He picked up the conch shell and with puffed out cheeks, the loudest, clearest sound rang out. My dad was sold on that shell, and the salesman seemed shocked and more than a little pleased. A crowd of other people who were also heading back to the ship, gathered as they heard the loud bellow that my dad's conch shell produced, and they also began picking up various shells from the men in the dingy.
As we waited in line to board the ship, my father was asked to give his fellow passengers lessons on how to get the horn sound from the shell. Maybe one or two could actually do it, but I must admit that my dad could produce the loudest and clearest of the bunch. Little did I know that that conch shell would become a huge part of my morning routine growing up and, now, my children's own special routine.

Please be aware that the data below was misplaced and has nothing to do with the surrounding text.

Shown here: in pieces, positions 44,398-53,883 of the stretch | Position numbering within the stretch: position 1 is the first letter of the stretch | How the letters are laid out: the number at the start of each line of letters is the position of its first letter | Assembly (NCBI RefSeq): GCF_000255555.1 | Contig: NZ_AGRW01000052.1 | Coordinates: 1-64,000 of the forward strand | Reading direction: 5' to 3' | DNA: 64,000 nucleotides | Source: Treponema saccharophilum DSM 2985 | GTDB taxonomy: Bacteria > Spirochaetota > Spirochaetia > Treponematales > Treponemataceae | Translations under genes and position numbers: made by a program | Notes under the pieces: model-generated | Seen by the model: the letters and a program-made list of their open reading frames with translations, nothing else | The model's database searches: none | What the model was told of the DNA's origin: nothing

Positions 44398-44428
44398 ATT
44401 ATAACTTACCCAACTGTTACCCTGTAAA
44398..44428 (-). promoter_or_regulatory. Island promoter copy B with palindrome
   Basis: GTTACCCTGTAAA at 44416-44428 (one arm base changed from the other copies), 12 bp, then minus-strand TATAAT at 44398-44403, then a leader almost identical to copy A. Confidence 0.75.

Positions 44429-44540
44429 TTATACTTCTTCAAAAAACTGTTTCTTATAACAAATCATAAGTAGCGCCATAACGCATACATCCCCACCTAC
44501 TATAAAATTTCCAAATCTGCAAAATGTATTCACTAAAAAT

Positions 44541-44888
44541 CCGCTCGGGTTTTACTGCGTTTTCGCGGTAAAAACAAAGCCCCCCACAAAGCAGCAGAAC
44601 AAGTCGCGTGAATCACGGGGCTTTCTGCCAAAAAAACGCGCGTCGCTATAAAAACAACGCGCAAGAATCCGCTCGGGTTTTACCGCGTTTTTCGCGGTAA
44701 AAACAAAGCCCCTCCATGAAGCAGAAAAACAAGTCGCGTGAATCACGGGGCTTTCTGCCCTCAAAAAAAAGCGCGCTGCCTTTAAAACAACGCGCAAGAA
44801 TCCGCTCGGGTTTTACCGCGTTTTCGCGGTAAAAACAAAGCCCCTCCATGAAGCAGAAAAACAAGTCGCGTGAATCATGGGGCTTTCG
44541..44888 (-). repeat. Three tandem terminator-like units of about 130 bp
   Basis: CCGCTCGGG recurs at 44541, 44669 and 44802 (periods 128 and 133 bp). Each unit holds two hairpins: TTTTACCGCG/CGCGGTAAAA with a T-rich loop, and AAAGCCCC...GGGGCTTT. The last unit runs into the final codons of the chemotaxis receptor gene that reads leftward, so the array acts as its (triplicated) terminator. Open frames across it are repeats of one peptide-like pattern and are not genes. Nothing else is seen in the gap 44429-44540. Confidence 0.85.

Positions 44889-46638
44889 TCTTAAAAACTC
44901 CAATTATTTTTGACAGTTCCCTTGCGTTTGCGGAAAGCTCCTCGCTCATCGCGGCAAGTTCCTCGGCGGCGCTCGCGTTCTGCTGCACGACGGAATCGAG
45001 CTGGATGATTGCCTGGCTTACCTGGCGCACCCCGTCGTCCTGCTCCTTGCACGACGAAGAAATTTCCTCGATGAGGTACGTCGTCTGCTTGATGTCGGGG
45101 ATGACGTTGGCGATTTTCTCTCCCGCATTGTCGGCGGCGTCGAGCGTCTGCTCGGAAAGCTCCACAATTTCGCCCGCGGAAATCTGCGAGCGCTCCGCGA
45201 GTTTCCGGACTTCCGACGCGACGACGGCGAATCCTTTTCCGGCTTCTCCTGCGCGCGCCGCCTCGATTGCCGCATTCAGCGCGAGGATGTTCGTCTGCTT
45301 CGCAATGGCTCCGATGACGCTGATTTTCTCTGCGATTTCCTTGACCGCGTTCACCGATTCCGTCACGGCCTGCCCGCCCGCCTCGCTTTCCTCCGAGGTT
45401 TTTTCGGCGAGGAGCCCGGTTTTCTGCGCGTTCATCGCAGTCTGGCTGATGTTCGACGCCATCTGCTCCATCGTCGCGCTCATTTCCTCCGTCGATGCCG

After the cruise, my father took great pride in waking me up most mornings with a loud bellow coming from his conch shell. On one such experience, a sweet and unsuspecting John got to personally witness one of my father's famous bellows.
One night when John and I were dating, he spent the night upstairs with my brother. The next morning, my dad decided that it was time that we all come to breakfast, he reached for the conch before my mother could stop him. My dad, trying to set precedence with my then-boyfriend let out a truly impressive bellow.
Suddenly, everyone was awake, and we heard some loud bumps, bangs and stumbling noises coming from upstairs. At the breakfast table, my father, with a certain look of contentment in his eyes, asked John what he thought about the conch. My brother burst out laughing, relaying how John sprang up from a dead sleep and lost his footing. He then stood up straight at attention thinking he was back in his National Guard days and that bellow was his wake-up call.
As I implemented our summer early wake-up routine, I went to the bookcase to retrieve the most revered conch shell. I put the conch to my lips and a smile stretched from ear-to-ear as I puffed out my cheeks and let out a clear, steady bellowing sound that echoed throughout our house. The bellow was not quite as grandiose as my father's, but it was impressive all the same.